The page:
Chery’s Zhang acknowledges that Europe is a market with “very strict regulation and intensive competition”. Most brands coming to Europe are only launching a small proportion of their offering, he adds, as safety standards and associated compliance costs are too high.

Chinese carmakers have also signalled that they are preparing to start manufacturing cars in Europe, which would help them avoid import tariffs and reduce shipping costs as well as potentially appear more localised for consumers. 

“We need to understand the needs of the European customers better,” Geely holding chief executive Daniel Li told the FT’s Future of the Car Summit last month. “We understand we still lack experience, we need to watch the market demand, and customer requirements carefully,” he said.

The European fightback

Even compared with previous influxes from Japanese and later Korean brands, the looming wave of Chinese electric vehicles into Europe has put the continent’s carmakers on edge. Governments too are wary of yet another industry slipping away to Asia’s largest economy while the threat to domestic jobs will test national pride and possibly even stoke xenophobia. 

European carmakers’ initial response has been to lobby hard against upcoming “Euro 7” rules on combustion engine emissions, due to take effect later this decade. Renault chief executive Luca de Meo says the change “is going to cost me more than €1bn in development . . . and the marginal effect of this on consumption is tiny”. He argues it will drain “people and money from electric cars” at a crucial time and “give the Chinese a foot in the door”.

But some European auto chiefs say fears of an epochal threat from Chinese imports are overblown. “We have to be analytical,” says one very senior executive at a major European auto group. “Yes, they [the Chinese] will take some market share, they will play a major role. But we have the design for European customers, the network and the fleets. So I’m not relaxed, but it’s far from being an existential moment.”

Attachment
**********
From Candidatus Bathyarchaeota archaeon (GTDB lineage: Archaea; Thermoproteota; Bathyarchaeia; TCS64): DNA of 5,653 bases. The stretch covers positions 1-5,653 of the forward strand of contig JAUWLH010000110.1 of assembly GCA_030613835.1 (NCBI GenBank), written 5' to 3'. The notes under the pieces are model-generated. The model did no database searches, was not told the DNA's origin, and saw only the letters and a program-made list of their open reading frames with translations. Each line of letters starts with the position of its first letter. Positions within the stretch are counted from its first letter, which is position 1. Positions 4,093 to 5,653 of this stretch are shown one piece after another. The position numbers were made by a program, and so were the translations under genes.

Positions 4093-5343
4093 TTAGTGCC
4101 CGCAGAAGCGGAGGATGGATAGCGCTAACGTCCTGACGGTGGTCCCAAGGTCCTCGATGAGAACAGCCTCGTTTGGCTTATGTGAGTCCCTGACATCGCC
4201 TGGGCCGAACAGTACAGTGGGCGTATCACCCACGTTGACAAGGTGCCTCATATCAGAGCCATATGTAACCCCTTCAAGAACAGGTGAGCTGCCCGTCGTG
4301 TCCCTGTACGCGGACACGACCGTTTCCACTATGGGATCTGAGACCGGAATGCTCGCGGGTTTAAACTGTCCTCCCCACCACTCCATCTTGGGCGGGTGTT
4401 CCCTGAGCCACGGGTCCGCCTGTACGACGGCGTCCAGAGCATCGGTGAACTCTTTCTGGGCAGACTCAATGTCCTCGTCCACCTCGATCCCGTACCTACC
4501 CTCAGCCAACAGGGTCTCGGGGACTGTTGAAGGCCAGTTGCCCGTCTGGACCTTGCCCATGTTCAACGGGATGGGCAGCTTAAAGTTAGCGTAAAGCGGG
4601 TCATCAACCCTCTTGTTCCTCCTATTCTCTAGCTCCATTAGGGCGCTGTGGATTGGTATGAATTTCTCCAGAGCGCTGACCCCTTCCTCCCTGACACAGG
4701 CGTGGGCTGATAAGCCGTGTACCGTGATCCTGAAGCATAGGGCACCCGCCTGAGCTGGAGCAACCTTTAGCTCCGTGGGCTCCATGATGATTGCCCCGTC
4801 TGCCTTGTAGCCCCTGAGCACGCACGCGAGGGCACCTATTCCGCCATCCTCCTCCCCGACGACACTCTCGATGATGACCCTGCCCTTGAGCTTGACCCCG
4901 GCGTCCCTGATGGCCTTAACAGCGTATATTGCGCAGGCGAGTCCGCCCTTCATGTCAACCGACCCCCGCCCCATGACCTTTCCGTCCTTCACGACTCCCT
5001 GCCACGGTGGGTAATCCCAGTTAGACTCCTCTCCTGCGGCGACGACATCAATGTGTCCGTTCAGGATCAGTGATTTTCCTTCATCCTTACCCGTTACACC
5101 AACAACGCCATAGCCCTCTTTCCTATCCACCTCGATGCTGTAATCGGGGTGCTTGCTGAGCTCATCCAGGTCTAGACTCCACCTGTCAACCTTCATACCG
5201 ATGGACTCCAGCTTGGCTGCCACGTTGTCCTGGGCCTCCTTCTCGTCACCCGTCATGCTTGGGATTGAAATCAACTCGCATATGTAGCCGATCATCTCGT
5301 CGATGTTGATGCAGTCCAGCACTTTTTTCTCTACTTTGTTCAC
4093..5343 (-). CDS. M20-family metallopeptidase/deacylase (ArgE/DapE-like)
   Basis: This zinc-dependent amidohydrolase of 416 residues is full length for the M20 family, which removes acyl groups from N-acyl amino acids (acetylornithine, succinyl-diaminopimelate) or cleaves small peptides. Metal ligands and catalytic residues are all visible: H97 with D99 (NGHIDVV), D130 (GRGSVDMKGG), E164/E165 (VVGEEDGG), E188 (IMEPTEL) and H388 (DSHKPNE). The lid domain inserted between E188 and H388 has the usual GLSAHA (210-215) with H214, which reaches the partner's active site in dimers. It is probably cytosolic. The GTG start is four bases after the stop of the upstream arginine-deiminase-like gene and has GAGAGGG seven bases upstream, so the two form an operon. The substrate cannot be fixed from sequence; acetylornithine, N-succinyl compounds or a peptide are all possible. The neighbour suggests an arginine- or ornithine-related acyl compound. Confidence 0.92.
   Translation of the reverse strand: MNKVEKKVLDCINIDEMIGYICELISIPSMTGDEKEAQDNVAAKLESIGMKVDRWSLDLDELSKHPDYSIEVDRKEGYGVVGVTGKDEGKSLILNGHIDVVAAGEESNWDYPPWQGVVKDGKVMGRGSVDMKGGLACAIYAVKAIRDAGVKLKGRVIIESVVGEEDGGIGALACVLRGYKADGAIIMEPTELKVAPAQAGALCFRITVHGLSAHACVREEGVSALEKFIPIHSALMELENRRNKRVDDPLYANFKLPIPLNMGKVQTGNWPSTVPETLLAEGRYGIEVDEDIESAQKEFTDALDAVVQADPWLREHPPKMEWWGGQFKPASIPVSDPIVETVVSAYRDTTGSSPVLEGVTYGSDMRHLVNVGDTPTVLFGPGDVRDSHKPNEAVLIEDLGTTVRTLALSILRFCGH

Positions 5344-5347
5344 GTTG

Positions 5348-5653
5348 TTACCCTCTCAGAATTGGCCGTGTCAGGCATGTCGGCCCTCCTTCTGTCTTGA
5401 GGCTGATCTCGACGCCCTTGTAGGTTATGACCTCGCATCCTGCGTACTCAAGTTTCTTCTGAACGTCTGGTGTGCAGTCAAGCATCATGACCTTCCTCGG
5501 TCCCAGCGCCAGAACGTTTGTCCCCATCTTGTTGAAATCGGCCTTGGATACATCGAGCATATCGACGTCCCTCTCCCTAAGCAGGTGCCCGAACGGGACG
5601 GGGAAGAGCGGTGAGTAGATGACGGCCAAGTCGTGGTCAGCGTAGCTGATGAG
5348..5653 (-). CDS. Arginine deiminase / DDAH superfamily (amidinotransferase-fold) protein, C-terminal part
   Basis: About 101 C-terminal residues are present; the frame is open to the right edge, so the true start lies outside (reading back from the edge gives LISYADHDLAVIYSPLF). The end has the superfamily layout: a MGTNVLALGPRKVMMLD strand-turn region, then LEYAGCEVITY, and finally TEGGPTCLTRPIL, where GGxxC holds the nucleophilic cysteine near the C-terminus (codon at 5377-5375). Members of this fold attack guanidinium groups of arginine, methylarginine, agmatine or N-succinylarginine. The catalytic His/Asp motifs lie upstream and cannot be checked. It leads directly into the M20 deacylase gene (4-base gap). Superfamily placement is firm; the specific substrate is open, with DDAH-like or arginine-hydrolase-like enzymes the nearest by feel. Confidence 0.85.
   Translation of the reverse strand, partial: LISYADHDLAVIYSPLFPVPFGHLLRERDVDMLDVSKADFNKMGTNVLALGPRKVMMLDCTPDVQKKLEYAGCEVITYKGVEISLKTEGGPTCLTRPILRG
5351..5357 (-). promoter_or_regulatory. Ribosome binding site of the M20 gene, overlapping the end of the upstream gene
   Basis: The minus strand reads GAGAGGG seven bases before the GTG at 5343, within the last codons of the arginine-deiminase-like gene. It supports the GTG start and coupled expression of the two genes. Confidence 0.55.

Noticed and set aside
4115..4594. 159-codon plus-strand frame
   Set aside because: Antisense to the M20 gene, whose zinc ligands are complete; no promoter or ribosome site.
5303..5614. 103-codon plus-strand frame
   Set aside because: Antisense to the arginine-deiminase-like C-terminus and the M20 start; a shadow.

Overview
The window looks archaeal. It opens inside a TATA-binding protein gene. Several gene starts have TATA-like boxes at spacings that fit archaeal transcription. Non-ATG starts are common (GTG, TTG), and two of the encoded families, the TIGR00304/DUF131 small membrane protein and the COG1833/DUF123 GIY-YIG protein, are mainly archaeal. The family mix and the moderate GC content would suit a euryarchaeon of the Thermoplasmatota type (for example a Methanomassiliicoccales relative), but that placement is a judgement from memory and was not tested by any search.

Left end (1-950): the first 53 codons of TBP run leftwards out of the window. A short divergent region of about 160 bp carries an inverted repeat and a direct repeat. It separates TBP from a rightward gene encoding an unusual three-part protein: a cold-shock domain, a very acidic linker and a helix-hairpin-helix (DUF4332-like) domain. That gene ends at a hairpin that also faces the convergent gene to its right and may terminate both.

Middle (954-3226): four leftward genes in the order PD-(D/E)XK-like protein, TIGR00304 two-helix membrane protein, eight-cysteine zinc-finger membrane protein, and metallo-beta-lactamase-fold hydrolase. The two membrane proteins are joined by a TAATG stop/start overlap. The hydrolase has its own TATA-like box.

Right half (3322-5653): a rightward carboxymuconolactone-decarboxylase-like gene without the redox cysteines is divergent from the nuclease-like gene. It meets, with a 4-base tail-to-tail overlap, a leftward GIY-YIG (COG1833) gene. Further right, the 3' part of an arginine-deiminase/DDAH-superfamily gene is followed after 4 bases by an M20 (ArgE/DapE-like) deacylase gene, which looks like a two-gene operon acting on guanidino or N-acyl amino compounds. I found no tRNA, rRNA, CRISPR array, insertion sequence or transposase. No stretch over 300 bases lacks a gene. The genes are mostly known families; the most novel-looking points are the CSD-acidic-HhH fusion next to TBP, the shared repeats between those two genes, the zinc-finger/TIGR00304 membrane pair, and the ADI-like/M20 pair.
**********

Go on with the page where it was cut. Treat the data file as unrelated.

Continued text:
Others are quietly hoping that consumer wariness of Chinese technology will help slow adoption, though the experience of smartphones suggests otherwise. Fears over Huawei’s links to Beijing and China’s military, which led the UK government to order the removal of its kit from the country’s 5G network infrastructure, have done little to deter consumers from buying its cut-price handsets.

The pricing strategy of Chinese brands has also raised eyebrows. There had been fears of cheap Chinese models flooding the European market, using lower wages at home to undercut carmakers burdened with higher local labour costs and beholden to powerful unions. But BYD has priced its models at exactly the level of VW’s ID. 2, which is scheduled to go on sale in 2025.

Some believe this strategy is just to allow Chinese brands to establish themselves. “By the time VW will have brought the ID. 2 to market, the Chinese should be on a similar playing field,” says Schmidt. “From that point onwards we should see the Chinese be able to undercut the Europeans.”

Others think that it is a deliberate move, inviting consumers to compare cars on technology and innovation rather than cost. That could come as a shock to those expecting Chinese cars to be basic and poorly assembled.

In China, Zhu Yi, a 30-year-old tech blogger, is emblematic of the new generation of car buyers whose purchasing decisions are based as much around processing power as horsepower. Last year Zhu, who lives in the north-eastern city of Dalian, bought a BYD Song plug-in hybrid vehicle for Rmb163,800 ($23,000) after test driving vehicles made by Chinese groups Nio, Xpeng and Li Auto, as well as a Tesla and Volkswagen’s ID electric vehicle brand.

“I found [the VW’s] power performance and control system so bad. It hadn’t gotten rid of the traditional control system,” he says, adding that after purchasing the BYD plug-in, Zhu found himself “obsessed”.

Wu, of NLVC, says BYD’s more upmarket Han model is “revolutionary” with a price tag of around Rmb200,000-ish but features more commonly found on cars costing Rmb500,000 and above.

“In terms of exteriors and interiors, Tesla’s Model 3 is like a raw space, while BYD’s Han model is like a furnished apartment,” he adds. “Which one will you choose?” 

Data visualisation by Steven Bernard